The very recipients of the book speak against Pauline authorship…to the Hebrews. Paul was apostle to the Gentiles, to whom many of his letters were addressed, and his letters to them were sent to destinations in the empire, not to Jerusalem.
The Lukan connection is far too circumstantial and conjectural. Dissimilarity of writing style between Hebrews and Paul’s other letters simply suggests different authorship. The mention of Timothy says little, Timothy being known amongst other potential writers within his orbit. EGW also postulates a 6,000 year old earth. She is not the last word on biblical interpretation.
The greeting in chapter 13 makes no sense as a Pauline identification. He was viewed with suspicion in Jerusalem, the likely location of the recipients considering the focus on temple services and priesthood. Paul served no congregations there, and was actually viewed with suspicion by the Jewish Christians there for his radical views on the role of the Torah.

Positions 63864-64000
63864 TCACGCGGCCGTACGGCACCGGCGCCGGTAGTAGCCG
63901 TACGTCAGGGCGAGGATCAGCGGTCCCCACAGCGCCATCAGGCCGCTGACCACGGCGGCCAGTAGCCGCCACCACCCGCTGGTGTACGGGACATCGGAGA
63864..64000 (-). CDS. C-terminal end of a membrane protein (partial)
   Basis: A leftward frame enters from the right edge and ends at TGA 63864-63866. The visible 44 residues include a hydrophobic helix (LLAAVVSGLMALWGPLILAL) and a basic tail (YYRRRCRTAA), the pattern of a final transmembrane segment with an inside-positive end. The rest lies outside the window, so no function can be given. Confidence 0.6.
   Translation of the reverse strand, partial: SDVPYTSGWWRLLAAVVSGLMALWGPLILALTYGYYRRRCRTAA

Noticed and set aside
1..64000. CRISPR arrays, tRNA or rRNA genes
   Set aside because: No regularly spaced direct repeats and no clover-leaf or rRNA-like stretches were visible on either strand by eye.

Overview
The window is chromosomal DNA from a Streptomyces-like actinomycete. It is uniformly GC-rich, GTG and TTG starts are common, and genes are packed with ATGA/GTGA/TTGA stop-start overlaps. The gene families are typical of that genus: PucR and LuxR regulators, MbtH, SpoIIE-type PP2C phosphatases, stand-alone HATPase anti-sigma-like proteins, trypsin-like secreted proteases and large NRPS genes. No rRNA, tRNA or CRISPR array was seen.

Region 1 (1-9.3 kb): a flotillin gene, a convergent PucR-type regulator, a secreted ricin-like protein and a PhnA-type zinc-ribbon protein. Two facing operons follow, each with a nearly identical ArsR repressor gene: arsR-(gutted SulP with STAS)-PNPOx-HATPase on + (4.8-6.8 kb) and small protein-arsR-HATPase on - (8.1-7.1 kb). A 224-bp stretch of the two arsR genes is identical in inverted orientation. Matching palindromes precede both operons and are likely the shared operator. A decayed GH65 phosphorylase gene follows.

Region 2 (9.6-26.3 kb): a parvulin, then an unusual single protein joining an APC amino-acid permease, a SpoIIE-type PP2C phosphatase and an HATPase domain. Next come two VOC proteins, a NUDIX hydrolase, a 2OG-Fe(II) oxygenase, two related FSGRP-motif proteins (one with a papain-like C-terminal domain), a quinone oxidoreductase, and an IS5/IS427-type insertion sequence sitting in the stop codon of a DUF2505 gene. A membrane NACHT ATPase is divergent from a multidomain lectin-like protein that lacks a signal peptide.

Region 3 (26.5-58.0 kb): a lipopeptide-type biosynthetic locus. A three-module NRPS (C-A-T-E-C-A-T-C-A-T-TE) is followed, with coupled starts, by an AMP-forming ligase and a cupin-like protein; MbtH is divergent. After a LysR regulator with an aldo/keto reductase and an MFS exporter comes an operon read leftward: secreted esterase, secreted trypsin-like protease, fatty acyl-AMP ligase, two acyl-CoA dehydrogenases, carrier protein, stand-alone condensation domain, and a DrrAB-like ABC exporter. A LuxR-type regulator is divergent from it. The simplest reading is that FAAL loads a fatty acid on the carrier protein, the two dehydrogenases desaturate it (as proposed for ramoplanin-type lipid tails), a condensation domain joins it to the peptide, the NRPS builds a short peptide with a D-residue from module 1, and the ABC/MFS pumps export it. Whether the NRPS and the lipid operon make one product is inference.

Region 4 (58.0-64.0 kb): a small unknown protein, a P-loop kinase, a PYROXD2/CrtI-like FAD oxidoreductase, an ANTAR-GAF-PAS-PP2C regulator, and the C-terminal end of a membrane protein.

Finally, Hebrews contains no positive self identification of Paul in its opening. This is unlike every other authentic Pauline letter in the NT.